Lesson 5 – The Obligations of Citizenship and the Responsibility of the State – (D. & C. 134: 5, 6, 7, 8)
Elder G. Homer Durham
For Tuesday, March 28, 1950
Objective: To show the responsibility of the State to enact proper laws and of the people to uphold them.
Relation of the Individual to Types of Government
The rise in Communism, Fascism, and various types of totalitarian States has emphasized the problem that modern man has in adjusting the needs of his personal life to that of the group. In Communist countries, men must bow to the will of the State as interpreted by its Communist rulers. In Communism, as in other dictatorships, the highest good and, therefore, the noblest obligation of citizenship (if it can be called noble), is to follow “the party line” and obey accordingly the leaders of the State. The same doctrine in one form or another characterizes all totalitarian States. What are the obligations of citizenship? Must men always, blindly, obey? What are the responsibilities of the State to its citizens? Here are two fundamental questions the nature of which permeates headlines in the daily newspaper. The Declaration of Belief Regarding Government and Laws charts a certain, clear course as to what the answers to these questions should be.
Upholding Just Governments
Should men always obey the State? Should they obey every law? The Declaration answers (verse five): We believe that all men are bound to sustain and uphold the respective governments in which they reside, while protected in their inherent and inalienable rights by the laws of such governments; and that sedition and rebellion are unbecoming every citizen thus protected, and should be punished accordingly; and that all governments have a right to enact such laws as in their own judgments are best calculated to secure the public interest; at the same time, however, holding sacred the freedom of conscience.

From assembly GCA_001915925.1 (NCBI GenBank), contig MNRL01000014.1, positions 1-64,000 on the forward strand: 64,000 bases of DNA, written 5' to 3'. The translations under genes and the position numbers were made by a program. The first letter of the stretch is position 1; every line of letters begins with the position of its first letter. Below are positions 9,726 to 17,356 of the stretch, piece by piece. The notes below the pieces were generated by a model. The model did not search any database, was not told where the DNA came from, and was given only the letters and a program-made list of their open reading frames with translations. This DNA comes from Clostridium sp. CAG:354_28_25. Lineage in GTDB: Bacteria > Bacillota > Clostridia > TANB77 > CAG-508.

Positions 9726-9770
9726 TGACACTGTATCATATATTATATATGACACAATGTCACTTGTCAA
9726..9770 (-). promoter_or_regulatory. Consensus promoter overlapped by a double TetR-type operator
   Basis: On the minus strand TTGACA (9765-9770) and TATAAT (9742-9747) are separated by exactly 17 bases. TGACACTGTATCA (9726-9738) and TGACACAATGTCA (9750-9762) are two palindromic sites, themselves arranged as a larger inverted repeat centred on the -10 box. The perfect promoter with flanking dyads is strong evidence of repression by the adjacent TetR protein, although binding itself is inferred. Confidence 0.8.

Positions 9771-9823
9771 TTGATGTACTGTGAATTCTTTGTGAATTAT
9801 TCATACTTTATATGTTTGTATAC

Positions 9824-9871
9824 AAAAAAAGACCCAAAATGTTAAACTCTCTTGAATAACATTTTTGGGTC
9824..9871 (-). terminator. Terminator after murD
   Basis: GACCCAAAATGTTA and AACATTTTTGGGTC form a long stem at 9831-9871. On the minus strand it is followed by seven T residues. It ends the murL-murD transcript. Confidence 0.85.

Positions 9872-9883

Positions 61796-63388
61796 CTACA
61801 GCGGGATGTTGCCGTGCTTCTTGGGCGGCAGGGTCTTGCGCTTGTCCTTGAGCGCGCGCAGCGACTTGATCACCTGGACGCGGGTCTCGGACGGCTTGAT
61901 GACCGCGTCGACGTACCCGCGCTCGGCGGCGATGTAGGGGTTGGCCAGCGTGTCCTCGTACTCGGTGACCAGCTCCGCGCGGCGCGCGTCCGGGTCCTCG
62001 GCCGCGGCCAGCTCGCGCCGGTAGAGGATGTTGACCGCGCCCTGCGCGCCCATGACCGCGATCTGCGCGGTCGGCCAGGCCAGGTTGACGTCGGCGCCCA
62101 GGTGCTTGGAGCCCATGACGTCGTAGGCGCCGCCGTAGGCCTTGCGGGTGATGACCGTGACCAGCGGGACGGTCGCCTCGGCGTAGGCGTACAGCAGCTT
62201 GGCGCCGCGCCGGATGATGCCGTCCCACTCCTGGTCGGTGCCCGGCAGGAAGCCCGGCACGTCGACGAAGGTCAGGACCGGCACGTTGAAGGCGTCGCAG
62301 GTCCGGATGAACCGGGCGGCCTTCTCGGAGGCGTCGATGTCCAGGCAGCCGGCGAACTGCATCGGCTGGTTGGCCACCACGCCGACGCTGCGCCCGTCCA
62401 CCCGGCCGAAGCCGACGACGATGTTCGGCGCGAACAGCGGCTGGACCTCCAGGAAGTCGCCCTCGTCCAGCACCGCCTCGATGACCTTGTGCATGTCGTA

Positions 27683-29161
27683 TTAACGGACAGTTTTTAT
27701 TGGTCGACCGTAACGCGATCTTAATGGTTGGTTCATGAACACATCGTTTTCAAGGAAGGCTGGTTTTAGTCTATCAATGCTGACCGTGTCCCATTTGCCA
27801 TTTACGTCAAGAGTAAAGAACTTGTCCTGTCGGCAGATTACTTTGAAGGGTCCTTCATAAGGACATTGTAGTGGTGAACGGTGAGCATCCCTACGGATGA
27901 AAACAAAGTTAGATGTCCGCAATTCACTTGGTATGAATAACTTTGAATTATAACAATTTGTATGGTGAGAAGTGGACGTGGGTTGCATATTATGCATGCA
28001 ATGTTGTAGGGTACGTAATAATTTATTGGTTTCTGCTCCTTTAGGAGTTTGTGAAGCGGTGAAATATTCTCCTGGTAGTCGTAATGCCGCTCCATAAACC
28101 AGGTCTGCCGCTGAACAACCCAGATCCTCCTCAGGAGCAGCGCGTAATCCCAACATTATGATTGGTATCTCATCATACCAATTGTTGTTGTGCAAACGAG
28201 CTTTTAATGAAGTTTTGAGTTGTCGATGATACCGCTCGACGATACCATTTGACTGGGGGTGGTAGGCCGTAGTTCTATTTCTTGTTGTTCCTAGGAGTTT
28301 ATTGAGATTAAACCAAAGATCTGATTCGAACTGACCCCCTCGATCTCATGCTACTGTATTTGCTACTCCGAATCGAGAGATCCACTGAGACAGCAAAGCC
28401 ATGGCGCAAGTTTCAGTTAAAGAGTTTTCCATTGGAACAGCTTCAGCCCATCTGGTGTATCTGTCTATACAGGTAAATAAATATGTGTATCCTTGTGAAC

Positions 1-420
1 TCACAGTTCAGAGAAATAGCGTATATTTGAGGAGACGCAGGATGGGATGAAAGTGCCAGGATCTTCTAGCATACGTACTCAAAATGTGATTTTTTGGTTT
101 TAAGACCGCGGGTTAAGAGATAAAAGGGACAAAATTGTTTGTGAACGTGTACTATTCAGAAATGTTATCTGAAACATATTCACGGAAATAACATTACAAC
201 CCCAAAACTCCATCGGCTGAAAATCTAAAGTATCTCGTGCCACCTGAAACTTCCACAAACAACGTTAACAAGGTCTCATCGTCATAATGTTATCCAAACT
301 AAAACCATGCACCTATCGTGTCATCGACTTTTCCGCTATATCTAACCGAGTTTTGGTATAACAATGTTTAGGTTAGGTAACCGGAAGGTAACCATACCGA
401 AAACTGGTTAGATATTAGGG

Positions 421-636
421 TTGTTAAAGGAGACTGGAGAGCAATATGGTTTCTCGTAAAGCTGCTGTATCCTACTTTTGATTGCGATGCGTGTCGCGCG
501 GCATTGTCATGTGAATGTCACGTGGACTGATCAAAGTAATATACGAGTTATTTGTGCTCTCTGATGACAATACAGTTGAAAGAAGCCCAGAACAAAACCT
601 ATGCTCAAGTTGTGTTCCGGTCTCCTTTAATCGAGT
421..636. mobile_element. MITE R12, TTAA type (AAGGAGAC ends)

When should men obey the State? Should men obey every State? The answer is clear. All men, everywhere, should support the government in which they reside so long as they are protected in their fundamental rights. Perhaps the most fundamental right is that of free agency. And the free agency of man expresses itself most fundamentally in freedom of conscience, particularly religious freedom. Have governments the right to enact any law they see fit? The answer is definitely “no.” Government has the right to enact laws. But only such laws, says the Declaration, as “are best calculated to secure the public interest; at the same time, however, bound to enact laws for the protection of all citizens in the free exercise of their religious belief; but we do not believe that they have a right in justice to deprive citizens of this privilege, or proscribe them in their opinions, so long as a regard and reverence are shown to the laws and such religious opinions do not justify sedition nor conspiracy.